After years of debate, Israel and Lebanon have reached an agreement on the location of their maritime borders. The two nations, which do not have diplomatic relations, negotiated the terms of the agreement with US envoy Amos Hochstein, who shuttled to speak with each side.
Under the final terms, Israel will retain control of the Karish gas field, which is being commissioned and about to be commissioned. The boundary line will cede control of the adjacent Qana gas field to Lebanon, although Israel will retain a stake in its development and will receive dividend payments from Qana’s lease operator TotalEnergies.
“The final version of the offer satisfies Lebanon, meets its requirements and preserves its rights to its natural resources,” Lebanese President Michel Aoun said in a statement.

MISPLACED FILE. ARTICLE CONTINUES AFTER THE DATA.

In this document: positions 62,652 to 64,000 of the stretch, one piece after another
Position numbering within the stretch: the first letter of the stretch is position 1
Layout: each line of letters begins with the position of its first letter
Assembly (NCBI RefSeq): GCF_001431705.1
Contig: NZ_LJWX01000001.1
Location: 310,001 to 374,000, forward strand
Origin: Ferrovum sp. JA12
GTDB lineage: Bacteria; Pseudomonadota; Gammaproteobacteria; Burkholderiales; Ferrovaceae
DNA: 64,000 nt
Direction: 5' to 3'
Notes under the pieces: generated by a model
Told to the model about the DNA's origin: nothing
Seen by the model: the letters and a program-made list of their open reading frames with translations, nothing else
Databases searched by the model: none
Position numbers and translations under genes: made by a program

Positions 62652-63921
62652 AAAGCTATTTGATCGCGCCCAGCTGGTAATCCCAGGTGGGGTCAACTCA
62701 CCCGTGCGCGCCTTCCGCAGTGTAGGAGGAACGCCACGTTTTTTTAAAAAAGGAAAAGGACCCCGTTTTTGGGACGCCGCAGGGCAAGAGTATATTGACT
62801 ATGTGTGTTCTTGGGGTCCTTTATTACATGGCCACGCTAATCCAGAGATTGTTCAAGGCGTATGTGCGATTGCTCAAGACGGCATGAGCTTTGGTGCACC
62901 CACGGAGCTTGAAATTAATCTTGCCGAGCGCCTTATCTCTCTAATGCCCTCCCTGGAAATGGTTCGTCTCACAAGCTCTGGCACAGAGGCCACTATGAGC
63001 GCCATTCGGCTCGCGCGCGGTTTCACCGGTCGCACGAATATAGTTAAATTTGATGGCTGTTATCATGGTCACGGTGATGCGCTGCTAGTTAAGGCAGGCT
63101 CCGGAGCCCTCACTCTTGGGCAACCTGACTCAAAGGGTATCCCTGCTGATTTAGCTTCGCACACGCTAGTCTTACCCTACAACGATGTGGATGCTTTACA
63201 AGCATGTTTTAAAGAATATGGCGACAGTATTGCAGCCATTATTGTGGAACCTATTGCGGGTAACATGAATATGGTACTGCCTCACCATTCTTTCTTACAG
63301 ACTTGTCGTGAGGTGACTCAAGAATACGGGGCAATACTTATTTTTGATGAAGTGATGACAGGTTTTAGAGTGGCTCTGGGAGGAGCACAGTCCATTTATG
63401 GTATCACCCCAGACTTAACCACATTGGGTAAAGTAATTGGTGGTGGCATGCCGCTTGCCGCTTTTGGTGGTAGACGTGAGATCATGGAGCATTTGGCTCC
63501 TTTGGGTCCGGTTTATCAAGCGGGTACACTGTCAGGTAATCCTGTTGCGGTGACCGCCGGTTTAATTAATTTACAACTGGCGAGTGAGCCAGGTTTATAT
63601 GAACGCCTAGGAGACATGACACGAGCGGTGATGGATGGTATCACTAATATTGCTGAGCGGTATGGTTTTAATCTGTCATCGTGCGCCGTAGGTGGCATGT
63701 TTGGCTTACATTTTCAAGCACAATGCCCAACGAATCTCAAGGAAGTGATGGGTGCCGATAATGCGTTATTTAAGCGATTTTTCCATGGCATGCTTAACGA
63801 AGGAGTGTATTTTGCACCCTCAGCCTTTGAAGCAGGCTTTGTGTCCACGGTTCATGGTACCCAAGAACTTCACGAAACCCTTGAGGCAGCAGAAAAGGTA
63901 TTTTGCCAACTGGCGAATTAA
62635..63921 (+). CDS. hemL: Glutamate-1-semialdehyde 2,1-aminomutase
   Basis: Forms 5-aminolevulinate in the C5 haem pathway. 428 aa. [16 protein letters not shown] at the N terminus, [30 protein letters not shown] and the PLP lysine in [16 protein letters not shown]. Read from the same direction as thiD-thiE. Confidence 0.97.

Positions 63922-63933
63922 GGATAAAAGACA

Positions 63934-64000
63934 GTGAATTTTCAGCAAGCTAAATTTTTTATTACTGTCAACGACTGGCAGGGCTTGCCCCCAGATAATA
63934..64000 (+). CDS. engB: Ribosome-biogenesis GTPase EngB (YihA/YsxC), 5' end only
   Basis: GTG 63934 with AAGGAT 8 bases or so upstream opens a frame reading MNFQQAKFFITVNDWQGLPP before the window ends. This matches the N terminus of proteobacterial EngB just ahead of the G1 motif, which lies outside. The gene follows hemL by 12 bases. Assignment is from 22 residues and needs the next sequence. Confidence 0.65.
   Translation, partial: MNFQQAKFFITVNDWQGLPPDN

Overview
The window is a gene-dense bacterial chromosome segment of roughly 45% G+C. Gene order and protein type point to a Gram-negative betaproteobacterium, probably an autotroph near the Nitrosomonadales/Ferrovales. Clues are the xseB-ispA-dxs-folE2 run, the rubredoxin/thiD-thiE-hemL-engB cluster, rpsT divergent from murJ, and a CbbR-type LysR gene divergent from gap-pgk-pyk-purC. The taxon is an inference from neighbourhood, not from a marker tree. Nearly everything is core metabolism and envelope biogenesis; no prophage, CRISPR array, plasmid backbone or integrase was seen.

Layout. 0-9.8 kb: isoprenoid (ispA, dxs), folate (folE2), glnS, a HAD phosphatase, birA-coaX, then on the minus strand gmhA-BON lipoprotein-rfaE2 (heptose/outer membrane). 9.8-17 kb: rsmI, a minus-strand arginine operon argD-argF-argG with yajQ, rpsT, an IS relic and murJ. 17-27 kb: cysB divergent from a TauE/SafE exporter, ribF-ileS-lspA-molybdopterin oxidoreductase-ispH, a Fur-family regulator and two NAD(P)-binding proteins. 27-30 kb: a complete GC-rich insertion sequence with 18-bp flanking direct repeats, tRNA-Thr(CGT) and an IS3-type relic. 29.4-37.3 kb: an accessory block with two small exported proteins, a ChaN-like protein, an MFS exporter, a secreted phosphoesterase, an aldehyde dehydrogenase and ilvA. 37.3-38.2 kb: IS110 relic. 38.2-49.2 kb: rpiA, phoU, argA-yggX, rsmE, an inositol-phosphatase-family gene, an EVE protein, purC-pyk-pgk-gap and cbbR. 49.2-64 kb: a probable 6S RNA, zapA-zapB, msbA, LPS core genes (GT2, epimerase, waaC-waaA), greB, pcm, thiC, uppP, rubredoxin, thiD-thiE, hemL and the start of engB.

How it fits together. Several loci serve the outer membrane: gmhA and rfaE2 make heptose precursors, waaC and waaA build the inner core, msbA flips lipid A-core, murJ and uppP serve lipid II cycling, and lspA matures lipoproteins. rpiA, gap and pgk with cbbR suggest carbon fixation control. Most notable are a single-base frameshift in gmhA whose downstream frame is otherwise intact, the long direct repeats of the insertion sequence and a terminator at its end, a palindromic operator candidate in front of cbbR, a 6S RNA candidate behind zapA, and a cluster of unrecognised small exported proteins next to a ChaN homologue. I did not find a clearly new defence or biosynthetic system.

The governments of both countries will need to ratify the deal before it is finalized, and this process faces some uncertainty. Critics of the deal note that Hezbollah, a US-designated terror group, is closely tied to the Lebanese state and could benefit from gas revenues. A sign of potential speed bumps to come, former Israeli Prime Minister Benjamin Netanyahu accused Prime Minister Yair Lapid of “surrendering to Hezbollah’s blackmail” by agreeing to the deal.
If approved by both parties, the compromise paves the way for the development of Karish and Qana, increasing supply to the region and opening up the potential for new exports to energy-hungry European markets. It could also be a lifeline for financially troubled Lebanon, which stands to gain billions of dollars in energy revenue.
“Energy – especially in the Eastern Mediterranean – should serve as a tool for cooperation, stability, security and prosperity, not conflict,” said US President Joe Biden. “The agreement announced today by the two governments will enable the development of energy fields for the benefit of both countries, paving the way for a more stable and prosperous region.”